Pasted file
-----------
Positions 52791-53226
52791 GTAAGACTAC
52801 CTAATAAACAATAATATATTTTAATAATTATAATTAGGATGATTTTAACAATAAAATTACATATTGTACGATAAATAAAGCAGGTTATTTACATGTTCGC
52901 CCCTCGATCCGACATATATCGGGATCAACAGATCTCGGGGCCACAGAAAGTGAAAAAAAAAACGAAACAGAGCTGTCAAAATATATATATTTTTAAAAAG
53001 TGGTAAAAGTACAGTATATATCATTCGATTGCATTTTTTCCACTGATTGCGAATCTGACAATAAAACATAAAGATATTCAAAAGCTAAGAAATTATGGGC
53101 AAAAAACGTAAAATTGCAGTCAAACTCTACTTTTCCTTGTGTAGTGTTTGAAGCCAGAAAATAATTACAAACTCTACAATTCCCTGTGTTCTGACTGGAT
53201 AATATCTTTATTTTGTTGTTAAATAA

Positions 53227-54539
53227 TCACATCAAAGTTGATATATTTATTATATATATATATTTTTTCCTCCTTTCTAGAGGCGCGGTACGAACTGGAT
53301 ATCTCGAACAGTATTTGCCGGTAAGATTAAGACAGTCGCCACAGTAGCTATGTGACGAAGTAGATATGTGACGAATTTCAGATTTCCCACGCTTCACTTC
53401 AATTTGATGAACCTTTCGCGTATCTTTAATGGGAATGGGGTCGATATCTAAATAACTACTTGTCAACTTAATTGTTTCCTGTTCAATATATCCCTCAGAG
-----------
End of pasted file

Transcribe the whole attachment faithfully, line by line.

Positions 52791-53226
52791 GTAAGACTAC
52801 CTAATAAACAATAATATATTTTAATAATTATAATTAGGATGATTTTAACAATAAAATTACATATTGTACGATAAATAAAGCAGGTTATTTACATGTTCGC
52901 CCCTCGATCCGACATATATCGGGATCAACAGATCTCGGGGCCACAGAAAGTGAAAAAAAAAACGAAACAGAGCTGTCAAAATATATATATTTTTAAAAAG
53001 TGGTAAAAGTACAGTATATATCATTCGATTGCATTTTTTCCACTGATTGCGAATCTGACAATAAAACATAAAGATATTCAAAAGCTAAGAAATTATGGGC
53101 AAAAAACGTAAAATTGCAGTCAAACTCTACTTTTCCTTGTGTAGTGTTTGAAGCCAGAAAATAATTACAAACTCTACAATTCCCTGTGTTCTGACTGGAT
53201 AATATCTTTATTTTGTTGTTAAATAA

Positions 53227-54539
53227 TCACATCAAAGTTGATATATTTATTATATATATATATTTTTTCCTCCTTTCTAGAGGCGCGGTACGAACTGGAT
53301 ATCTCGAACAGTATTTGCCGGTAAGATTAAGACAGTCGCCACAGTAGCTATGTGACGAAGTAGATATGTGACGAATTTCAGATTTCCCACGCTTCACTTC
53401 AATTTGATGAACCTTTCGCGTATCTTTAATGGGAATGGGGTCGATATCTAAATAACTACTTGTCAACTTAATTGTTTCCTGTTCAATATATCCCTCAGAG